Veterans who served on Navy ships off Vietnam and have diseases linked to Agent Orange were buoyed Thursday by House passage of a measure that could expand their Veterans Affairs benefits.
An amendment added to the House Military Construction and Veterans Affairs funding bill would require the department to presume these veterans were exposed to the toxic herbicide and provide health care and compensation if they are sick as a result.
The initiative still must pass the Senate before it becomes law, but it marks a major step forward for a cause that has languished in Congress and at the VA for years.
"Members from both sides of the aisle have been fighting to make sure these sailors get the health care they need," said amendment sponsor Rep. Chris Gibson, R-N.Y. "We will never turn our backs on our service men and women."
VA already has presumed that sailors and Marines who served on ships on inland waterways in Vietnam faced the same risks as those who served on the ground and provide them benefits if they have one of several diseases linked to herbicide exposure, including Parkinson's disease, diabetes and peripheral neuropathy.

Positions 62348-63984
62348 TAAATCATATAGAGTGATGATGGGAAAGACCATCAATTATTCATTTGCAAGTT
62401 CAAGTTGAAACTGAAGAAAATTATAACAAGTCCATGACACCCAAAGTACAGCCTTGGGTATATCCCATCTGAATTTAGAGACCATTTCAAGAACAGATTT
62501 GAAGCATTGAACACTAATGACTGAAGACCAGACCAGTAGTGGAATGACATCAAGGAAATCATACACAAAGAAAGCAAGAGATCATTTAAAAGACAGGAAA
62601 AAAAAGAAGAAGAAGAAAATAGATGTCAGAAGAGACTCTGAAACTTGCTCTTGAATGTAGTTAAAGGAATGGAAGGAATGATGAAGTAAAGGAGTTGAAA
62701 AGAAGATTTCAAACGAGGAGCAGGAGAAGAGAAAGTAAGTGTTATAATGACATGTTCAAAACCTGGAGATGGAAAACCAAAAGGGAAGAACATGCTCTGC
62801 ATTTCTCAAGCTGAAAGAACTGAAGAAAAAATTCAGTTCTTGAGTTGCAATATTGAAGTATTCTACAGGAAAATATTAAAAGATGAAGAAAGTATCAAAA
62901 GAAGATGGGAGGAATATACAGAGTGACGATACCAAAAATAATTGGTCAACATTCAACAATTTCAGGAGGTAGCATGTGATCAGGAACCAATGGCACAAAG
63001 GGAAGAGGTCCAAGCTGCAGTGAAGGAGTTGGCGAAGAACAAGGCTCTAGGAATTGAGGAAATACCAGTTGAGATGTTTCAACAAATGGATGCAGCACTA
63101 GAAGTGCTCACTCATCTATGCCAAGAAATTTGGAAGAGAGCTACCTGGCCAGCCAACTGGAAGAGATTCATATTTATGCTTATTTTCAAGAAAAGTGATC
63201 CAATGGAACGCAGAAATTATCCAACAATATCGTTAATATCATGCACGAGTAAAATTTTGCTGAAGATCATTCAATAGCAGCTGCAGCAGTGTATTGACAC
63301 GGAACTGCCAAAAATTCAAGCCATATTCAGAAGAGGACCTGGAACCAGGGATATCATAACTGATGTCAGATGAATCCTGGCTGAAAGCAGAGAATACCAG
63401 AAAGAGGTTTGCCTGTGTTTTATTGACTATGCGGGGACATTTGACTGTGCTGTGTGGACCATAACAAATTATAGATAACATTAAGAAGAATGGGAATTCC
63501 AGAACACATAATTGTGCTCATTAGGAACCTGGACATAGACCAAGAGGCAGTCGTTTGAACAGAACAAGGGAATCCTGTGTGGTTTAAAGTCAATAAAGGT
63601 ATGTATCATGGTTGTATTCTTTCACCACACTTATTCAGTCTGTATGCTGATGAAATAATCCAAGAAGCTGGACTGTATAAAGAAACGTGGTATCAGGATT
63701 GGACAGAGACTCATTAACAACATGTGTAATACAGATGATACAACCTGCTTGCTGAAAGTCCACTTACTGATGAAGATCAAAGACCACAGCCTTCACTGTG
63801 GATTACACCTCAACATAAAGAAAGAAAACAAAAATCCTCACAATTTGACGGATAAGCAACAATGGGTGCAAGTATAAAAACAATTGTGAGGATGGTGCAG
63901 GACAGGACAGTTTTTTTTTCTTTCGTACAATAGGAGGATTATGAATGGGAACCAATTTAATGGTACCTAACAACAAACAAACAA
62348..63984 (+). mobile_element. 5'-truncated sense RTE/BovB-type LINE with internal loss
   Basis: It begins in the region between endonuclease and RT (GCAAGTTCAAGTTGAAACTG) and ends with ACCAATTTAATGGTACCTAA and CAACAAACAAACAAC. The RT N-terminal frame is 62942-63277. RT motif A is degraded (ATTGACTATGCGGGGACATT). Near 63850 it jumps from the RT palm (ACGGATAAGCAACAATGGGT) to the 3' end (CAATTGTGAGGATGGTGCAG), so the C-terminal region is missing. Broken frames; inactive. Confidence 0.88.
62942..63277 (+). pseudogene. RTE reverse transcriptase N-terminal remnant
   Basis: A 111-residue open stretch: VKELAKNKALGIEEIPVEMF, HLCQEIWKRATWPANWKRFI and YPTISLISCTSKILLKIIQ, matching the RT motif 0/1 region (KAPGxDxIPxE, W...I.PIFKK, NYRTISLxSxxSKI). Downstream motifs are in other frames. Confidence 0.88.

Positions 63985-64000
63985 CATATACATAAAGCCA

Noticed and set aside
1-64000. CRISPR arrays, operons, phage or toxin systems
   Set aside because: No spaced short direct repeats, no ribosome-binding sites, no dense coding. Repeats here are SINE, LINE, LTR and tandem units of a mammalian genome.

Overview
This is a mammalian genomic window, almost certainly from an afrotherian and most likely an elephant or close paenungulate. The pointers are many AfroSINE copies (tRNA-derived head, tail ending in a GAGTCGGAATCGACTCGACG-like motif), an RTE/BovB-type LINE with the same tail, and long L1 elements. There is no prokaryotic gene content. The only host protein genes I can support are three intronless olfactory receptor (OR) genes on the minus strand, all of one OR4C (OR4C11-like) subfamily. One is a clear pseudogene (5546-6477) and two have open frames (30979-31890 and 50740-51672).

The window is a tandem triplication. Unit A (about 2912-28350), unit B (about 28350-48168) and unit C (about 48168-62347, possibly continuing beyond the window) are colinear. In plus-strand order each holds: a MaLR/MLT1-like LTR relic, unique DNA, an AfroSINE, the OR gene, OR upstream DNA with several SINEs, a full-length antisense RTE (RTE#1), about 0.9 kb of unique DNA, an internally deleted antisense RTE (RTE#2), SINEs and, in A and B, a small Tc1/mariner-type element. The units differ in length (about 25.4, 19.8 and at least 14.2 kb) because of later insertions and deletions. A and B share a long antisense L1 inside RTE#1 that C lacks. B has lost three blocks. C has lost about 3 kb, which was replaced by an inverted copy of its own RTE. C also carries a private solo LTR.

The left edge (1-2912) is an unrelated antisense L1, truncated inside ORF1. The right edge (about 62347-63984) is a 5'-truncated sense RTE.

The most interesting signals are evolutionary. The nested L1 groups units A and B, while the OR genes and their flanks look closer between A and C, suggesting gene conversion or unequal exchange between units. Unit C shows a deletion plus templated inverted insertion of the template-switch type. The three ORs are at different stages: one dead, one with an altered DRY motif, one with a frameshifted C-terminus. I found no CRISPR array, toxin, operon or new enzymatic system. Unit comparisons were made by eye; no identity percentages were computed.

But VA does not consider "blue water veterans" to have been directly exposed to the herbicide and therefore are ineligible for benefits.
Advocacy groups and legislators say a VA policy that excludes bays and harbors from the definition of "inland" is unfair, and, they add, studies indicate that service members may have been exposed when the ships they were assigned to used distilled contaminated sea water for bathing and drinking.
"These personnel were heavily exposed to this toxin through shipboard water systems that drew Agent Orange-affected waters through filtration systems," said retired Navy Cmdr. John Wells, Military-Veterans Advocacy executive director. "Although they may never have been on land where the toxin was sprayed, they were still exposed through eating, drinking and bathing."
The Institute of Medicine released a study in 2011 saying there is not enough information to determine whether these veterans were exposed to Agent Orange.
Despite the research gap, Wells said many of the estimated surviving 90,000 sailors and Marines who served are sick and dying from Agent Orange-related diseases.
"There is incontrovertible, scientific proof of this exposure, but the Department of Veterans Affairs has been reticent about restoring benefits, even in light of recent court cases," Wells wrote in a recent press release.
Sen. Kirsten Gillibrand, D-N.Y., has introduced similar legislation in the Senate.
A spokesman for Gibson said Thursday the congressman was working closely with colleagues to ensure that similar language is passed in the Senate.
The House Military Construction and Veterans Affairs appropriations bill passed 295-129.
Patricia Kime covers military and veterans health care and medicine for Military Times. She can be reached at email@example.com